Indigenous Environmental Network (IEN) and the North Coast Rivers Alliance (NCRA) claimed an oil pipeline project breaches federal laws and is harmful to the environment in a District of Montana lawsuit filed Friday. The case was filed against the United States Bureau of Land Management, the United States Army Corps of Engineers, the United States Department of State, the United States Fish and Wildlife Service, individuals associated with those organizations, and the President of the United States.
According to the filing, the Army Corps of Engineers adopted a final Decision Document and Finding of No Significant Impact in early 2017 regarding the Keystone XL Pipeline project which was proposed by Transcanada Keystone Pipeline LP and TC Energy Corporation. The plaintiffs claimed that this project, and the act of approving it, violated the National Environmental Policy Act (NEPA).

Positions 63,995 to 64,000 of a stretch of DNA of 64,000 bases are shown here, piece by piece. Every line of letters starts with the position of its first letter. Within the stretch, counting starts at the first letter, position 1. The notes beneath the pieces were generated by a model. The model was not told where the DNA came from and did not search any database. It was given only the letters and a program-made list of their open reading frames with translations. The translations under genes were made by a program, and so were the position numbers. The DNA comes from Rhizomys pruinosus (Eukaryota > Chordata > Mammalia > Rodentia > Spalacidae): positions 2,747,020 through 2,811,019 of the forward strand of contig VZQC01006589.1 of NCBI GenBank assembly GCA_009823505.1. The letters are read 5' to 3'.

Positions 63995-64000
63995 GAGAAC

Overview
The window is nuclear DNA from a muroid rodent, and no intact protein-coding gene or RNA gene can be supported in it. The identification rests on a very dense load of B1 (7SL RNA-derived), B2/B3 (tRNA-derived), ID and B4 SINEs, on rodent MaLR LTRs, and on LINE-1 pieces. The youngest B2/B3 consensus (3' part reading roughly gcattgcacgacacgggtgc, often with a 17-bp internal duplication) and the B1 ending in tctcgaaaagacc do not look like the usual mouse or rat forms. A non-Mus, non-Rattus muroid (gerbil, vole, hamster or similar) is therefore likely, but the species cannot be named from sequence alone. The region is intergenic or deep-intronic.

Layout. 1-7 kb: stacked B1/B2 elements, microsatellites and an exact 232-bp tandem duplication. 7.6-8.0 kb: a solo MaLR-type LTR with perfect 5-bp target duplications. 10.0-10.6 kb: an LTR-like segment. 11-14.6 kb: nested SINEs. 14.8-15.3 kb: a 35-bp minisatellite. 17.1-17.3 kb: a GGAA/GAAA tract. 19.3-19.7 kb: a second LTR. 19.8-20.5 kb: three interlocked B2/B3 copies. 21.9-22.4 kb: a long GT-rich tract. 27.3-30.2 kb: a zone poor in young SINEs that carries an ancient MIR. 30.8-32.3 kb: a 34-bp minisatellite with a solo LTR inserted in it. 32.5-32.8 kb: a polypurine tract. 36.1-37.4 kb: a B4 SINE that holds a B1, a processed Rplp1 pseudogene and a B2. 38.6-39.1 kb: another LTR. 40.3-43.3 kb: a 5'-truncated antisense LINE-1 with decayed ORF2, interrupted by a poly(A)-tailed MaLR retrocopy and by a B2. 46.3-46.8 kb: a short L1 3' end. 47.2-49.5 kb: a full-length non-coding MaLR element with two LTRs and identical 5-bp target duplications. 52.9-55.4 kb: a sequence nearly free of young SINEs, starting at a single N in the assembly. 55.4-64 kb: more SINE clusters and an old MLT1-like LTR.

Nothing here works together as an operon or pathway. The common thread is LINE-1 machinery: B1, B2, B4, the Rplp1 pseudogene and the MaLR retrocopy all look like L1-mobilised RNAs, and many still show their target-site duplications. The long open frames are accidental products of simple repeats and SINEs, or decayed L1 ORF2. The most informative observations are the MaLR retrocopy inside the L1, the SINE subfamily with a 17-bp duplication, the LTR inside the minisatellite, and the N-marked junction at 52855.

The proposed project is a 1,209-mile pipeline that would start in Canada and travel through Montana, South Dakota, and Nebraska. The plaintiffs claim that it would “pose grave risks to the environment, including the climate, cultural resources, water resources, fish and wildlife, and human health and safety.”
Friday’s complaint said that the issuance of the permit relied on inadequate information and that implementation of it is unlawful. The plaintiffs reported that they challenged the permit in a separate legal action in April, which is still pending. The complaint lists allegations against each defendant arguing that they breached federal regulations in approving the project.
IEN and NCRA asked the court to rule that the Corps of Engineers violated the NEPA when doing their Environmental Impact Statement, rule that approvals by other defendants breached federal law, and enjoin the defendants and the companies which proposed the project from moving it further.